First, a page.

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Buying/Selling a Health Practice: Share Transfers

By February 17, 2011June 27th, 2023Buying a Practice, Selling A Practice

This is part of a series of blogs I’ll be writing about buying and selling health businesses in Ontario. In this blog, I’ll discuss what happens in a share transfer.

The idea is simple: you are buying or selling the shares of a corporation. The business of the corporation could be a medical, dental, physiotherapy, or chiropractor practice. To transfer the shares, you’ll need a share transfer agreement. This is an agreement that governs the transfer of shares between the parties. Both parties will execute this agreement. From here, there will be a few more documents that need to be signed off on in order to effect the transfer, such as:

  • resolutions and approvals authorizing the transfer (e.g. from the directors)
  • issuance of new share certificates
  • updated registration of the transfer in the corporate minute book and with the respective government body
  • third party consents (if applicable)

Generally, share transfers require that the shares being transferred are owned by the seller and can be transferred. There may be restrictions on share transfers that will require authorization or consent from third parties. That’s why the Articles, By-Laws, Shareholder’ Agreements, etc. need to be reviewed by a lawyer! You’ll also need to look at the legislation that governs a PROFESSIONAL health corporation because it may have limitations on who can hold or acquire shares of a professional dental corporation or a professional medical corporation (or other professional health corporations). If you’re dealing with a professional health corporation, then you’ll need to update the Certificate of Authorization granted by, for example, the Royal College of Dental Surgeons of Ontario or the College of Physicians and Surgeons of Ontario.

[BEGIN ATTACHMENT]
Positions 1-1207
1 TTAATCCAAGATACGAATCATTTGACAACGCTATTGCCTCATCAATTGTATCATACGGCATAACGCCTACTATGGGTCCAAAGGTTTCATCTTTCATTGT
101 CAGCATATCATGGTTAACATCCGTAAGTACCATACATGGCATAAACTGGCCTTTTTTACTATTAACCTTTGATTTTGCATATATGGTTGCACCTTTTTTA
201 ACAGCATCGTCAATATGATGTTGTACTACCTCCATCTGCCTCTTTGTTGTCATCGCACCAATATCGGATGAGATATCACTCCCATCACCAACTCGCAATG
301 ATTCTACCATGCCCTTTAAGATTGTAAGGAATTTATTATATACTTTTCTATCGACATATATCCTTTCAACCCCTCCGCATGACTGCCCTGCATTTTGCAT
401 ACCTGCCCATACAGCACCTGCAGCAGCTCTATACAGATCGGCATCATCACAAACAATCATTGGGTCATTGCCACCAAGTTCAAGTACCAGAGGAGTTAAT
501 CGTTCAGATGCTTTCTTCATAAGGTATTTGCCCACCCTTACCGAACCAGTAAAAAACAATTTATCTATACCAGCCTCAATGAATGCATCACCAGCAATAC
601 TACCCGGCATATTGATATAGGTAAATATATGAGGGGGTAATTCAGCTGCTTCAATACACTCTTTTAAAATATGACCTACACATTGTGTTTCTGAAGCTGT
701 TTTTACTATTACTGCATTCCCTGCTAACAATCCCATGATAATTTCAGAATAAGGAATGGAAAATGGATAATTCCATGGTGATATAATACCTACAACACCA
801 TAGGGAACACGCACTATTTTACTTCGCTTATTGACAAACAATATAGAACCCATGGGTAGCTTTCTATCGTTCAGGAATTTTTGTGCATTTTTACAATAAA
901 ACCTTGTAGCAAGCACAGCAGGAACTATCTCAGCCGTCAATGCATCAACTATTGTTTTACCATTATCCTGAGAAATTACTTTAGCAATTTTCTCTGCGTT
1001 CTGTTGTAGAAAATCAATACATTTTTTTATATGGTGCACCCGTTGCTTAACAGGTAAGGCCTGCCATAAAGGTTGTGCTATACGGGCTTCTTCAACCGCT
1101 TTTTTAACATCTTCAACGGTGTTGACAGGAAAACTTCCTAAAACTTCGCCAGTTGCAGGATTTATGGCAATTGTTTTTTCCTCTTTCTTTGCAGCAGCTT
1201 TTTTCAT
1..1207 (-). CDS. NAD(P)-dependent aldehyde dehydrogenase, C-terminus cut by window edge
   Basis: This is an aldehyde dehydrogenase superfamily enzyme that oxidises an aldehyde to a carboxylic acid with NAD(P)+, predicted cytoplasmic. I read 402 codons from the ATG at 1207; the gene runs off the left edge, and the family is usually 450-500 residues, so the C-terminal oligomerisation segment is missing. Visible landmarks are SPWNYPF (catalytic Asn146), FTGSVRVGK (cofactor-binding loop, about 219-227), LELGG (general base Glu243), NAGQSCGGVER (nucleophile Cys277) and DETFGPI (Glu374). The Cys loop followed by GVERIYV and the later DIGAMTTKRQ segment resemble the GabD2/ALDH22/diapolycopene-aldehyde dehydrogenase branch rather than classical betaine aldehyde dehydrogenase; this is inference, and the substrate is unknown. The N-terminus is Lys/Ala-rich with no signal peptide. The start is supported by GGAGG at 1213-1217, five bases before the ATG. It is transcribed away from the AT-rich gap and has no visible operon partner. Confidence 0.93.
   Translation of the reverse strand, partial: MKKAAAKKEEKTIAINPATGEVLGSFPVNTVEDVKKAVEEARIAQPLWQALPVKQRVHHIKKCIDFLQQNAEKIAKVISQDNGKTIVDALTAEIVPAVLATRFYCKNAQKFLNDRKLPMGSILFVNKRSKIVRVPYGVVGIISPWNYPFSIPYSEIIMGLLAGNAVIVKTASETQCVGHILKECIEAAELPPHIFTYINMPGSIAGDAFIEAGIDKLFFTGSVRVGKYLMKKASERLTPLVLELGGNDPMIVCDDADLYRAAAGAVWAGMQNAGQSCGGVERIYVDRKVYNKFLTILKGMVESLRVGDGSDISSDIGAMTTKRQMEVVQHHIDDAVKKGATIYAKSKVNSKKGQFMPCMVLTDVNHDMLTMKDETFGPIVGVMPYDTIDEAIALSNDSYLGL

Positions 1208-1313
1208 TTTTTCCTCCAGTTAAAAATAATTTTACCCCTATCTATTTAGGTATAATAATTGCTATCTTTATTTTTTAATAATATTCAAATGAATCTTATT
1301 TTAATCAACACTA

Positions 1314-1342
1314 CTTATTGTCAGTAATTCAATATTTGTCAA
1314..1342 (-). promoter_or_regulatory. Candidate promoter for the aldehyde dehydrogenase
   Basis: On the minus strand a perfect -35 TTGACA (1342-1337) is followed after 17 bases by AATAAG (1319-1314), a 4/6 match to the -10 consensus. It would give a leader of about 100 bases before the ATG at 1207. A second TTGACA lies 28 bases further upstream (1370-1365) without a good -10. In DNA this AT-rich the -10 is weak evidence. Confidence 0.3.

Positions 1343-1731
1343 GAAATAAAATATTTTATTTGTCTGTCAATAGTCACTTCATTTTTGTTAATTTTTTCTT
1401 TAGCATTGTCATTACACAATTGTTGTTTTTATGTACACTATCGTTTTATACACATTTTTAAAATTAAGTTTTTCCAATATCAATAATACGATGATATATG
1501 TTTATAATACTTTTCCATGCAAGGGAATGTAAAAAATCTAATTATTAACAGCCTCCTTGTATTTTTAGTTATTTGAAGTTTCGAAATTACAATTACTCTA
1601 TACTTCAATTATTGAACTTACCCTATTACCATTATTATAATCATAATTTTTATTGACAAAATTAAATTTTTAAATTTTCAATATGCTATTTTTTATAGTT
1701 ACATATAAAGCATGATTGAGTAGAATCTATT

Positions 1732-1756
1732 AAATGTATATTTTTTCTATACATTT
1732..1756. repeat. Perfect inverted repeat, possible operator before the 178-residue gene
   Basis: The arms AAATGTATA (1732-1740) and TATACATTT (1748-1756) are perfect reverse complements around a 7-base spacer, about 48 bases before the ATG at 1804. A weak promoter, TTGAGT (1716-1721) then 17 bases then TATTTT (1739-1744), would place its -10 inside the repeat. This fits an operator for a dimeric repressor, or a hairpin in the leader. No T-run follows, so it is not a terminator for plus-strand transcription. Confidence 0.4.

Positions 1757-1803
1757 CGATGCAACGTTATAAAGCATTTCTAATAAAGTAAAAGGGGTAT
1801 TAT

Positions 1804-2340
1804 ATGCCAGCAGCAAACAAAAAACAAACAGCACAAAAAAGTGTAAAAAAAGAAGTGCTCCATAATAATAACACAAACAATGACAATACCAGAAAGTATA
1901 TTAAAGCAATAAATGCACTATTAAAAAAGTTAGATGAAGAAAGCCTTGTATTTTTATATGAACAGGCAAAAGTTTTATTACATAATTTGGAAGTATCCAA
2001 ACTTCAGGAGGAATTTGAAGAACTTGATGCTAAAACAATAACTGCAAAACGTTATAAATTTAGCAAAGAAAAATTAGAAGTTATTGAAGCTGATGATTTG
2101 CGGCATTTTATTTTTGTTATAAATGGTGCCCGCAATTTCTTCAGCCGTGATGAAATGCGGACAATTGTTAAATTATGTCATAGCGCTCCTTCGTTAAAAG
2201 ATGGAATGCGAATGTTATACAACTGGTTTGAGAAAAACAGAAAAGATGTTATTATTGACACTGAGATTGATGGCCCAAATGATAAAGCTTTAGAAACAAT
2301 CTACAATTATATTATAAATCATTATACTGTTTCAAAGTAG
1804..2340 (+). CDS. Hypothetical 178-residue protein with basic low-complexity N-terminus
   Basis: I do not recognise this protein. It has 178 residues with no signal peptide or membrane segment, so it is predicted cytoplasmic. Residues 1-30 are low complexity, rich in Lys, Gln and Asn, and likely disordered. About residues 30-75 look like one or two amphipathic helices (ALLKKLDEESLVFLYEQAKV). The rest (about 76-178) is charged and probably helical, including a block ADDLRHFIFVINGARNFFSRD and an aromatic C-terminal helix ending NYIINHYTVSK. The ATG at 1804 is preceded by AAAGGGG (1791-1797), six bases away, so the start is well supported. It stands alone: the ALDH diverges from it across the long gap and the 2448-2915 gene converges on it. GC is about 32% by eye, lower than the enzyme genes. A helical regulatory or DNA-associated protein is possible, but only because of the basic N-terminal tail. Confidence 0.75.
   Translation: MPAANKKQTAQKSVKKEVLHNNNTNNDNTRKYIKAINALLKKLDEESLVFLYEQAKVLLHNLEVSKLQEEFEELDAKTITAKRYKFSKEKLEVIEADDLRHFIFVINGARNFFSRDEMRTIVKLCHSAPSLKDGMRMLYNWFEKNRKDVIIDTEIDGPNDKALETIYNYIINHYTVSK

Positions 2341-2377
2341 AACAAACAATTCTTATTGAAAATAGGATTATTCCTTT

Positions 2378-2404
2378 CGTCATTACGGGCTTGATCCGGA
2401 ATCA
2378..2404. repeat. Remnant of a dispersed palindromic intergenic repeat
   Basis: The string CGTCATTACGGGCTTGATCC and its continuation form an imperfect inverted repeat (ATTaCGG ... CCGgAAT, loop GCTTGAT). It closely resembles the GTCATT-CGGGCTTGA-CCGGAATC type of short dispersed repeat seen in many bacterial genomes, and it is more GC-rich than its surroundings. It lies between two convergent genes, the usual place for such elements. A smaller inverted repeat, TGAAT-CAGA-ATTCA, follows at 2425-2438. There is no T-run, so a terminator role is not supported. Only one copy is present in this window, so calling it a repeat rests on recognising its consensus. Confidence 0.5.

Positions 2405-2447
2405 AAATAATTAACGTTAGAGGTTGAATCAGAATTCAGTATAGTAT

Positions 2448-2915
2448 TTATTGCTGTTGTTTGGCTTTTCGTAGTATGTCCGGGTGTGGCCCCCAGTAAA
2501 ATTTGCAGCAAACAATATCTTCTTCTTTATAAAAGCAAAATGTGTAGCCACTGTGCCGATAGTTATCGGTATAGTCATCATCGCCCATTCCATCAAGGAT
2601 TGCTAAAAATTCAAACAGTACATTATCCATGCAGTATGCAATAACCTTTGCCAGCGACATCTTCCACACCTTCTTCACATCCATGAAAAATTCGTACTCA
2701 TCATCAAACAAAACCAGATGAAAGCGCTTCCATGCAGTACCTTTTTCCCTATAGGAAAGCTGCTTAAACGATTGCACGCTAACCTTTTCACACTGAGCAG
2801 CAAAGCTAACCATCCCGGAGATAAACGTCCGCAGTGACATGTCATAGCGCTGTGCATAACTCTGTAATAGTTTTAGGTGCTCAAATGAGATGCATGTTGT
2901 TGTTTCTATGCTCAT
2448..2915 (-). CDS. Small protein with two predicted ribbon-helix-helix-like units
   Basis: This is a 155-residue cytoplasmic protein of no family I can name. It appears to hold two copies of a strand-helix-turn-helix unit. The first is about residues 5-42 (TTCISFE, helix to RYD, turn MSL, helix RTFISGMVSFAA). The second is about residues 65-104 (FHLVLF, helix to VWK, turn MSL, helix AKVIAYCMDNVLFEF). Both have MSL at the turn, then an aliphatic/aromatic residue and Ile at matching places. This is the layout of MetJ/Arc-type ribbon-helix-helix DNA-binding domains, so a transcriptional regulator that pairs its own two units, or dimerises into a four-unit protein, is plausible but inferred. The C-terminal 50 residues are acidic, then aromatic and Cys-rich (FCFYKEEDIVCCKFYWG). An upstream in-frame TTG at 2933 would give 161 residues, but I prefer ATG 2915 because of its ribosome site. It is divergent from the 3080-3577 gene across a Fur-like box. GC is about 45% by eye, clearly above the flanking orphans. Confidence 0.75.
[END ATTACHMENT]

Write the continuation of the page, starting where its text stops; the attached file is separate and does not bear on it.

From here, you just need to record the share transfer and notify all parties of the transfer.

Finally, there will be tax implications on the purchase and sale of shares. For example, the seller may be able to use their lifetime capital gains exemption to pay less (or no taxes). Therefore, it’s important to engage an accountant in addition to a lawyer to make sure that everything is kosher.

The Content of this post is provided for informational purposes only. It is not intended to be legal, financial, tax, or other professional advice of any kind. You are advised to contact DMC (or other counsel) to seek specific legal advice concerning your individual situation.